Remember my sweat, my pain, my despair.

Remember my years, heavy with sorrow

35 And make those years a torch for tomorrow.

Make of my past a road to the light

Out of the darkness, the ignorance, the night.

Lift high my banner out of the dust.

Stand like free men supporting my trust.

40 Believe in the right, let none push you back.

Remember the whip and the slavers track.

Remember how the strong in struggle and strife

Still bar you the way, and deny you life

But march ever forward, breaking down bars.

45 Look ever upward at the sun and the stars.

Oh, my dark children, may my dreams and my prayers

Impel you forever up the great stairs

For I will be with you till no white brother

Dares keep down the children of the Negro mother.


Hughes 28

Final Call
American Dialogue, Oct.-Nov. 1964

SEND FOR THE PIED PIPER AND LET HIM PIPE THE RATS AWAY.

SEND FOR ROBIN HOOD TO CLINCH THE ANTI-POVERTY CAMPAIGN.

SEND FOR THE FAIRY QUEEN WITH A WAVE OF THE WAND

TO MAKE US ALL INTO PRINCES AND PRINCESSES.

5 SEND FOR KING ARTHUR TO BRING THE HOLY GRAIL.

SEND FOR OLD MAN MOSES TO LAY DOWN THE LAW.

SEND FOR JESUS TO PREACH THE SERMON ON THE MOUNT.

SEND FOR DREYFUS8 TO CRY, JACCUSE!

SEND FOR DEAD BLIND LEMON9 TO SING THE B FLAT BLUES.

10 SEND FOR ROBESPIERRE TO SCREAM, A IRA! A IRA!A IRA!

SEND (GOD FORBID HES NOT DEAD LONG ENOUGH!)

FOR LUMUMBA10 TO CRY, FREEDOM NOW!

SEND FOR LAYFAYETTE AND TELL HIM, HELP! HELP ME!

SEND FOR DENMARK VESEY CRYING, FREE!


15
FOR CINQUE11 SAYING, RUN A NEW FLAG UP THE MAST.

FOR OLD JOHN BROWN WHO KNEW SLAVERY COULDNT LAST.

SEND FOR LENIN! (DONT YOU DARE! HE CANT COME HERE!)

SEND FOR TROTSKY! (WHAT? DONT CONFUSE THE ISSUE, PLEASE!)

SEND FOR UNCLE TOM ON HIS MIGHTY KNEES.


20
SEND FOR LINCOLN, SEND FOR GRANT.

SEND FOR FREDERICK DOUGLASS, GARRISON, BEECHER, LOWELL.12

SEND FOR HARRIET TUBMAN, OLD SOJOURNER TRUTH.

SEND FOR MARCUS GARVEY (WHAT?) SUFI13 (WHO?) FATHER DIVINE (WHERE?)

DUBOIS (WHEN?) MALCOLM (OH!) SEND FOR STOKELY. (NO?) THEN


25
SEND FOR ADAM POWELL ON A NON-SUBPOENA DAY.

SEND FOR THE PIED PIPER TO PIPE OUR RATS AWAY.

(And if nobody comes, send for me.)

8
Alfred Dreyfus (1859-1935)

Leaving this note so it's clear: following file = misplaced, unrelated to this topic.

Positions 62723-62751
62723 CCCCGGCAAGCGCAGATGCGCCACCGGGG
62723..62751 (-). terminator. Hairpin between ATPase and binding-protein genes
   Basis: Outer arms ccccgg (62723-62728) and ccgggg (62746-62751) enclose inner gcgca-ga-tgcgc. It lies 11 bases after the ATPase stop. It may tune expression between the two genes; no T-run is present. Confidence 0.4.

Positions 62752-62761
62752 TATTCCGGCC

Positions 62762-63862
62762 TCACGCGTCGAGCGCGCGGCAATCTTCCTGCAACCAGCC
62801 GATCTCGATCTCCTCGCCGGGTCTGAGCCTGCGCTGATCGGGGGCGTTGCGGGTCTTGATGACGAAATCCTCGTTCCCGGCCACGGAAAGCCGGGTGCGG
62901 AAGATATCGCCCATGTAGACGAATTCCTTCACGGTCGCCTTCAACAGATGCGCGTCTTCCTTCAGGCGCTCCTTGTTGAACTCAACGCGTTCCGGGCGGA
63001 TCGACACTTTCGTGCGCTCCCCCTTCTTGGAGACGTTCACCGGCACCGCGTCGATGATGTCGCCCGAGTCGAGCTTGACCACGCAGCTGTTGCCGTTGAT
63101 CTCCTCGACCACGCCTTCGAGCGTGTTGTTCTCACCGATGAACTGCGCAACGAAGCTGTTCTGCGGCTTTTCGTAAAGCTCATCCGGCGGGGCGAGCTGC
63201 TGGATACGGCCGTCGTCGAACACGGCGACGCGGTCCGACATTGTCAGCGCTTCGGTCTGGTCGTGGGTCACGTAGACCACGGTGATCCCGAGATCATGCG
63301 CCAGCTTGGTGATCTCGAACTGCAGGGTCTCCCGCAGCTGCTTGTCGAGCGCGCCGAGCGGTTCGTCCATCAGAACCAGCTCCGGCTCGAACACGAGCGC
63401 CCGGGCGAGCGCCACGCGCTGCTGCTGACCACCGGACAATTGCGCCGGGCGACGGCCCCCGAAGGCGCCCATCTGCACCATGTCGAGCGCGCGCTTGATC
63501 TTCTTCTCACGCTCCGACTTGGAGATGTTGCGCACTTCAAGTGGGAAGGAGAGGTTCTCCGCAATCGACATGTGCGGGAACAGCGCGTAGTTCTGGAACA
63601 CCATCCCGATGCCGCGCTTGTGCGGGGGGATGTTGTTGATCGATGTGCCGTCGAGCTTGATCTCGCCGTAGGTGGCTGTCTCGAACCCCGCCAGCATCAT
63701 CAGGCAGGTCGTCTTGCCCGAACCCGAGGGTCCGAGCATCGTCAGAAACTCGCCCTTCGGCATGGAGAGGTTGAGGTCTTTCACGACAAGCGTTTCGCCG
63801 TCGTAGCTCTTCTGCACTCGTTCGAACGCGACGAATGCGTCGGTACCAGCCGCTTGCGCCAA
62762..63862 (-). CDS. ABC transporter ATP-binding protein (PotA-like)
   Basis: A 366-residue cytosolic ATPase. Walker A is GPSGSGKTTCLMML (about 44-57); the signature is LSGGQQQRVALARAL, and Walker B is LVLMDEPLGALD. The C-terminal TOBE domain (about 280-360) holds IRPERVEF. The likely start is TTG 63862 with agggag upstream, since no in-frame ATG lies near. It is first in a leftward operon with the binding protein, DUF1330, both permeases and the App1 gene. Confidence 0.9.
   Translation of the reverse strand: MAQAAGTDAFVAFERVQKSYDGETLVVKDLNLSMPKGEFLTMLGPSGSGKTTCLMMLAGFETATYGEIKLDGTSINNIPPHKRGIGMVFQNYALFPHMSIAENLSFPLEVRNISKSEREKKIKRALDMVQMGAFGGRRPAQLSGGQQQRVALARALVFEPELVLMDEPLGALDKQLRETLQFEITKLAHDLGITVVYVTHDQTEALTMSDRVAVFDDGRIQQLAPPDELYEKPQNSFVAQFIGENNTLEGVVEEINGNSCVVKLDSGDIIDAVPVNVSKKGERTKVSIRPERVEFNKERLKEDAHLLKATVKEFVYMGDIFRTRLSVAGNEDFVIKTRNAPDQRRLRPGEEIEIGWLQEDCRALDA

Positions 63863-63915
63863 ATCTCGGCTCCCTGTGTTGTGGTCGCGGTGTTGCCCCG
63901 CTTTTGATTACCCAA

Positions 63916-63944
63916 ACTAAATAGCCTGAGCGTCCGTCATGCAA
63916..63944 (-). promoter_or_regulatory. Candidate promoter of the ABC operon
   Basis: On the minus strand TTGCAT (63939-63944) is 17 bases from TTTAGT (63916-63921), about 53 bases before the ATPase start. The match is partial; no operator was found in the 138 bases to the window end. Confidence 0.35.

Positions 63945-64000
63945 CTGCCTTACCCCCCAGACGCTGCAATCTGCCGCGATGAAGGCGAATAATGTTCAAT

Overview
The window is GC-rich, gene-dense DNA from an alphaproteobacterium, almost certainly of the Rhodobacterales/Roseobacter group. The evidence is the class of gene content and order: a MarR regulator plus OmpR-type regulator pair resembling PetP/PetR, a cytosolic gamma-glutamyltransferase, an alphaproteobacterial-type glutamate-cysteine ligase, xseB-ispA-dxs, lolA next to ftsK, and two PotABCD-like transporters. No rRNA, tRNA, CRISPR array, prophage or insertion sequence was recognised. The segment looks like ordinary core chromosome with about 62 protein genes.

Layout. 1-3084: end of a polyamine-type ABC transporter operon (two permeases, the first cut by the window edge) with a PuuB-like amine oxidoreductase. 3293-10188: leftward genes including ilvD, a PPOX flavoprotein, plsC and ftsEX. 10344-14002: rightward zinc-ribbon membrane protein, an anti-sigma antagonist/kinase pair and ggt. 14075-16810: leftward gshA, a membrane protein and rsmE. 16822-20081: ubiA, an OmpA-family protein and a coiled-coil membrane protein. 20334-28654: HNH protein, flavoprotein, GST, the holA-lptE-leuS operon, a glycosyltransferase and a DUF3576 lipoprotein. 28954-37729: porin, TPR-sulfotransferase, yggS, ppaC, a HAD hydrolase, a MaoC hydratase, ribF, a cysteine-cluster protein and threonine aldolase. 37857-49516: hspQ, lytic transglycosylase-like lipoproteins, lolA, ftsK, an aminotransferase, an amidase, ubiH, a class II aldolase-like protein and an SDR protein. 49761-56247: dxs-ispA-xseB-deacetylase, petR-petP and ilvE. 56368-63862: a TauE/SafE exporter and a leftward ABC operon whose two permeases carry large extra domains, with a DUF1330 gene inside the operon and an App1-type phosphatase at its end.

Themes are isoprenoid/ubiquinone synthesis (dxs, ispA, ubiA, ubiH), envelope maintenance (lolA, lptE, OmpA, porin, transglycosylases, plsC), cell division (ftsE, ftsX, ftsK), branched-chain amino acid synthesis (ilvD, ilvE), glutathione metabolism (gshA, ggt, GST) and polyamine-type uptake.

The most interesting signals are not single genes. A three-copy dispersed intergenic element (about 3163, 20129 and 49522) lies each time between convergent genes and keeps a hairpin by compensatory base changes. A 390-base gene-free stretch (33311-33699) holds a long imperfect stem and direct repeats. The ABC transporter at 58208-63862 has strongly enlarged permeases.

9
Lemon Jefferson (1880-1929)
10
Patrice Lumumba (1925-1961)
11
Joseph Cinque
12
William Lloyd Garrison, Henry Ward Beecher, James Russell Lowell
13
Probably Sufi Abdul Hamid
Hughes 29

Harlem Renaissance
The first major, self-conscious literary movement of African American writers, although there had been much
black writing in America earlier. Immediately after the First World War, as a result of a massive migration to
northern cities, a group of young, talented writers congregated in Harlem and made it their cultural and
intellectual capital. The artistic and literary of New York considered a visit to the Cotton club, where Duke
Ellington played, a necessary journey. DuBose Heyward and Julia Peterkin, southern novelists, gave in Porgy
and Scarlet Sister Mary immensely popular pictures of poor African Americans; however, the motive force of
the Harlem Renaissance was not this fashionable position among intellectual whites but the accumulation in
Harlem of an impressive group who created the true power of the Renaissance. They were Langston Hughes,
poet, novelist, and playwright; Jean Toomer, author of the distinguished collection of poetry and poetic prose,
Cane; the poets Countee Cullen and Claude McKay; the novelists Eric Waldron and Zora Neale Hurston; the
poet and novelist Arna Bontemps, who was to become the historian of the movement. The Harlem Renaissance
was the first intellectual and artistic movement that brought African America to the attention of the entire
nation. The defining event of the Harlem Renaissance was the publication in 1925 of The New Negro: An
Interpretation, an anthology edited by Alain Locke. (A Handbook to Literature, 7th ed.)